Every day for months, Heru Ptah would board the subway near his Brooklyn, N.Y., home, lugging 50 copies of his self-published debut novel, A Hip Hop Story. When the train doors slid shut, he started working, pitching his book to the captive audience. He'd ride for hours, for as long as it took to sell all 50 copies at $10 each.

"You do the main, big pitch, then you go individually to each person," Ptah explained, re-enacting a spiel built on boasts like, "You see me here today, tomorrow you see me on Oprah." He sold 9,000 copies that way, he said.

Then, one evening at around 10 p.m., the 23-year-old Jamaica-born writer stepped into the train car in which Jacob Hoye, MTV's director of publishing, happened to be riding. "I was actually reading a manuscript and I just started watching him. It was clear he had a kind of charisma about him," said Hoye. "He was just working the train, being friendly with the men and flirtatious with the women."

Hoye handed Ptah $10, stayed up all night reading his book, and knew by sunrise he wanted to publish it. On October 7, MTV Books, an imprint of Pocket Books, will publish the novel as a trade paperback original, with a first printing of 20,000 copies. It will be the imprint's first novel by a black author. Perhaps as significant for a publisher that's trying to appeal to the same audience that tunes in to MTV, it will be also its first novel focused on the world of hip hop.

The phrase "hip hop fiction" has been around for a while. But it's typically used as a synonym for gritty novels about life on the street, often written by black ex-cons, in which hip-hop music plays only a peripheral role. Ptah's book represents what some see as a nascent subgenre of this category—novels that focus explicitly on the music: its artists, its fans, the business.

Ptah's novel revolves around the rivalry of two up-and-coming rappers, with a West Side Story—inspired romance as a subplot. It is not alone. This fall, Akashic Books is publishing Phat Death, a paperback original mystery by Norman Kelley, set in the hip-hop milieu. Next year, Miramax will publish Bling, a debut novel by Erica Kennedy that focuses on a hip-hop mogul and his protégé and will be published in hardcover. And in fall 2004, Crown will publish a novel by Adam Mansbach titled The Blackest White Boy in the World, which centers on a white suburban boy whose political views are shaped by listening to the music. "It's hip hop as a radicalizing force," said Mansbach. Given that there's a generation of publishers and writers who have grown up listening to hip hop, and rappers have attained wide, mainstream appeal, it seems surprising that there hasn't been a corresponding boom in novels infused with the music until now. Some blame a bias among mainstream publishers. "People think, 'kids these days, they just watch MTV; they're not interested in reading.' " said Johnny Temple, publisher and editor-in-chief of Akashic.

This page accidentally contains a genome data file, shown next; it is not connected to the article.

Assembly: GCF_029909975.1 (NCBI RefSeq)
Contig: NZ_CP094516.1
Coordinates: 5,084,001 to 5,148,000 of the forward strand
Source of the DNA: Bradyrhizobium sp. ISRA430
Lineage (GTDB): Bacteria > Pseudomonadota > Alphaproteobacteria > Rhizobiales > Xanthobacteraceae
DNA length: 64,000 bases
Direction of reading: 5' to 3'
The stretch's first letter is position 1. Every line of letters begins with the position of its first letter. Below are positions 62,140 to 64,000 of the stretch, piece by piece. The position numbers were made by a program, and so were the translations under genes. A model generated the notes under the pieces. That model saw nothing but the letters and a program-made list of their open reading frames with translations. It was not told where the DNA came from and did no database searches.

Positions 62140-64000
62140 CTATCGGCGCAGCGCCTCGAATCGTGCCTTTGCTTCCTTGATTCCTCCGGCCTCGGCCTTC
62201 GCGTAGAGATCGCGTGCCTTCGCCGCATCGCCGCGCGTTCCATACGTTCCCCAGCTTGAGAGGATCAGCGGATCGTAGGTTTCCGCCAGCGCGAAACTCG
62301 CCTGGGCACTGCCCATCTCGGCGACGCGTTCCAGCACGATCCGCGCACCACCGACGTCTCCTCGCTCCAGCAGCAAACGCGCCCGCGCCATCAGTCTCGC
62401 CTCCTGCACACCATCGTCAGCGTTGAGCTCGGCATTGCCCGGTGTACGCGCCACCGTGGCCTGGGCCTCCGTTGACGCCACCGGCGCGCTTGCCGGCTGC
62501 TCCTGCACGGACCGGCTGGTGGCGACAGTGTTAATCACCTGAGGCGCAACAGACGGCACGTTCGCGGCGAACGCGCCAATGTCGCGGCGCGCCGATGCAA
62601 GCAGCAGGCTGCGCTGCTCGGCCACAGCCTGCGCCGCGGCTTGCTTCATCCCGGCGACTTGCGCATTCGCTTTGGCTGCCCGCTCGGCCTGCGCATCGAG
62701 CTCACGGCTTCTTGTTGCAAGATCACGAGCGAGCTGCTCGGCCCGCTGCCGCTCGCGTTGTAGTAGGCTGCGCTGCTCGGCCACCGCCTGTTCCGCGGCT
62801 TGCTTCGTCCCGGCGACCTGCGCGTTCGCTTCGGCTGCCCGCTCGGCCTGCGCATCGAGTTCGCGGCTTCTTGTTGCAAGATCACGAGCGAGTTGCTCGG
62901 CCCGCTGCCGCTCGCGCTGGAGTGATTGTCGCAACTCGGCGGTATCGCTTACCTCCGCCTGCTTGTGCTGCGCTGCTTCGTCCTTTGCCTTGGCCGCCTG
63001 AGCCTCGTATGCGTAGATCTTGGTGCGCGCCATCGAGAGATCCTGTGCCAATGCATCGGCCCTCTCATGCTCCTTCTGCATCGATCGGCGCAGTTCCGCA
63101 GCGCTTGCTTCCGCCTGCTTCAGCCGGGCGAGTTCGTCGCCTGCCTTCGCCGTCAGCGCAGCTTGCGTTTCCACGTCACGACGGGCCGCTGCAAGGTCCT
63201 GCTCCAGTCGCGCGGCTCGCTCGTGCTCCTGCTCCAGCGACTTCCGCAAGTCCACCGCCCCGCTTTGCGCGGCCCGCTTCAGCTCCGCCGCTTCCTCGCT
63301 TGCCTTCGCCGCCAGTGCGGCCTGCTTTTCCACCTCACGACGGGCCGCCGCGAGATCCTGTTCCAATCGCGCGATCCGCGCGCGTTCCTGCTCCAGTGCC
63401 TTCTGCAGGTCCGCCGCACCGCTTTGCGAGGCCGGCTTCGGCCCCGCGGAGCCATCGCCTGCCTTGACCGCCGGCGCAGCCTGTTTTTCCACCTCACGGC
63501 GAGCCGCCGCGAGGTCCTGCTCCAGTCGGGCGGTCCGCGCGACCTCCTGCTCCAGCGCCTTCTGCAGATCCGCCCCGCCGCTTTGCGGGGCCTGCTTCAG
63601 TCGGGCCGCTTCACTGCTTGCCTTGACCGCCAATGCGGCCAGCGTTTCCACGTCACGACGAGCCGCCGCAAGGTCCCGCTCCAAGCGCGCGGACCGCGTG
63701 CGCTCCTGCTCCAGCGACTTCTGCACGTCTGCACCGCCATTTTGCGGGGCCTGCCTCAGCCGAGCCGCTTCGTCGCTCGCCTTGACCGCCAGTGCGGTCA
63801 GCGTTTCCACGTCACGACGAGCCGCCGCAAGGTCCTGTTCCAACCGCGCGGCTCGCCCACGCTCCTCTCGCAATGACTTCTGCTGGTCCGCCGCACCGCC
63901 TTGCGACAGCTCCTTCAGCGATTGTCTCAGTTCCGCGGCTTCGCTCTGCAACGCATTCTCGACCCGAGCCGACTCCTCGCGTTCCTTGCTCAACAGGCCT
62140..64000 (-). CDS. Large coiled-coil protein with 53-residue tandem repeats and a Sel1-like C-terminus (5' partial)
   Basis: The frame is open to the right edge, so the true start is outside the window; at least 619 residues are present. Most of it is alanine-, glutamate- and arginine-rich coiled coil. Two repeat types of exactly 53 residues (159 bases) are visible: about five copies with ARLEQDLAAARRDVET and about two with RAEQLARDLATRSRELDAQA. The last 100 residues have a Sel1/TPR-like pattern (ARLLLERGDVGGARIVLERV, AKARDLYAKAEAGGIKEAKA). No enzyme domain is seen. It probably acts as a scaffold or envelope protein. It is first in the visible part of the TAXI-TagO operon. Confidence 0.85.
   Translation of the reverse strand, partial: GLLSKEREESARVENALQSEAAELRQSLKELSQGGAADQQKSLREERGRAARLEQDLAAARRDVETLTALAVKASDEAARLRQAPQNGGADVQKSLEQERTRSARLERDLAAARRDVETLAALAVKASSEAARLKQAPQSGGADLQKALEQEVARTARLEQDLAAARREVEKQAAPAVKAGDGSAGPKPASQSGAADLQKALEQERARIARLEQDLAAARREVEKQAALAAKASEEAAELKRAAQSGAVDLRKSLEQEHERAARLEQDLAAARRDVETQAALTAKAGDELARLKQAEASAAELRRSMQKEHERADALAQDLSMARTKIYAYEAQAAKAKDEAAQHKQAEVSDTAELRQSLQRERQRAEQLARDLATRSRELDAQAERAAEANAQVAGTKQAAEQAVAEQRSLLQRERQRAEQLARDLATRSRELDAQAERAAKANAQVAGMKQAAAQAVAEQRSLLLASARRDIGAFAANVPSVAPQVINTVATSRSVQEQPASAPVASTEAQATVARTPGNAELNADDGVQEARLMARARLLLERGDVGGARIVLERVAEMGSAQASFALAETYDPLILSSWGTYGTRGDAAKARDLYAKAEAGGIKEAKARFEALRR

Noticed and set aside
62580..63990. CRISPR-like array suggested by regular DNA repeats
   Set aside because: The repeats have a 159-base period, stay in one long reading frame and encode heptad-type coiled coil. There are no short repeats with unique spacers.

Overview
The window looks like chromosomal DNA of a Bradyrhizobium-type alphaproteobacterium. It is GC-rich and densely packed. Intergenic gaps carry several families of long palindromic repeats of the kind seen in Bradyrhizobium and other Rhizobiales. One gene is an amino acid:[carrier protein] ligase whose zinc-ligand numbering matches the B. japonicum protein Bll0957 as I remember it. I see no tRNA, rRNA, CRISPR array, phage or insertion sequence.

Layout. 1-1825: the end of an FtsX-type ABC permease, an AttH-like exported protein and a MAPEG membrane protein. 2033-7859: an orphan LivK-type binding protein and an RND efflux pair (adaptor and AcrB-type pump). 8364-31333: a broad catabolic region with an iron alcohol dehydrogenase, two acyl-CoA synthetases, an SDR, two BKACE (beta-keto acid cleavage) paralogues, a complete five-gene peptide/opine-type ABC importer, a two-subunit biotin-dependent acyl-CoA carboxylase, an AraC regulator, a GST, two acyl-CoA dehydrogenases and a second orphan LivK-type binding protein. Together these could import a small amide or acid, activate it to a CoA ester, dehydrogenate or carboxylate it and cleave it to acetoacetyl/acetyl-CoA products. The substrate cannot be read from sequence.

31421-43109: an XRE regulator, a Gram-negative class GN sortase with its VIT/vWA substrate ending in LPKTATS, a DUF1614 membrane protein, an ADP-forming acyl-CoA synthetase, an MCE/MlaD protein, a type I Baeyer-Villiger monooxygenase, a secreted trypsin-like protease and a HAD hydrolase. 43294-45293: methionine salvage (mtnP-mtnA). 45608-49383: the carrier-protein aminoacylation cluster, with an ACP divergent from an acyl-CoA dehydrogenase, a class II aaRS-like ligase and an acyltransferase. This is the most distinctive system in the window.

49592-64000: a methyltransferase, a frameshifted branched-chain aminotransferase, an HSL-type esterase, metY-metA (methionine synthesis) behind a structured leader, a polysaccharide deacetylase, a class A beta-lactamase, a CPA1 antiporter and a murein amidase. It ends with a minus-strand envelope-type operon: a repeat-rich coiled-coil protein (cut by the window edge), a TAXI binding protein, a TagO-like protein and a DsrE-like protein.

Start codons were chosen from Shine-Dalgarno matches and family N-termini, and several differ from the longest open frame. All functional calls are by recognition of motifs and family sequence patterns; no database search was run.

Others say it's only a matter of time. "Hip hop has evolved in so many different directions," said Carl Weber, editorial director of Urban Books. "Look at Fresh Prince [Will Smith]—everyone goes to see his movies. It's really part of American society, so we're going to end up reading about it."

Temple agrees hip-hop literature will take off in the next few years. "When hip hop started, everyone thought it was a flash in the pan," said Temple. "Now it's 20 years later, and it's almost as popular as rock 'n' roll. I would say the same thing could happen with the hip-hop novel."

The danger—as always—is that publishers will end up churning out imitations of whatever hip-hop—inspired novel makes it biggest fastest. That would be missing the rich literary potential of the music, said Phat Death author Kelley. At 49, Kelley is too old to be part of the "hip-hop generation." But he chose the hip-hop industry for the setting of his latest novel because he's fascinated by its political and sociological relevance. "At this point, it's the most dynamic form of music in the United States, if not the world," Kelley said. "If I had written my novel during the 1960s, I would have written it about soul music."

With A Hip Hop Story, S&S is aiming straight at the MTV audience, placing ads in the new MTV magazine, which is launching this fall, and on the network's recently acquired college cable network. Ptah will also do a satellite tour of MTV's college radio stations, as well as several bookstore readings in New York City during September and October.

It's hard to imagine a better choice than Ptah to stoke interest in hip-hop fiction. He's young, good looking, articulate—and just as hungry as when he was riding through the boroughs with a bag of books to unload.

"I'm a hustler, so when this book comes out, I'm still going to be all over the place promoting, getting the word out and making sure everybody's reading it," said Ptah. "That's my dream: to get on the subway and see everybody reading it."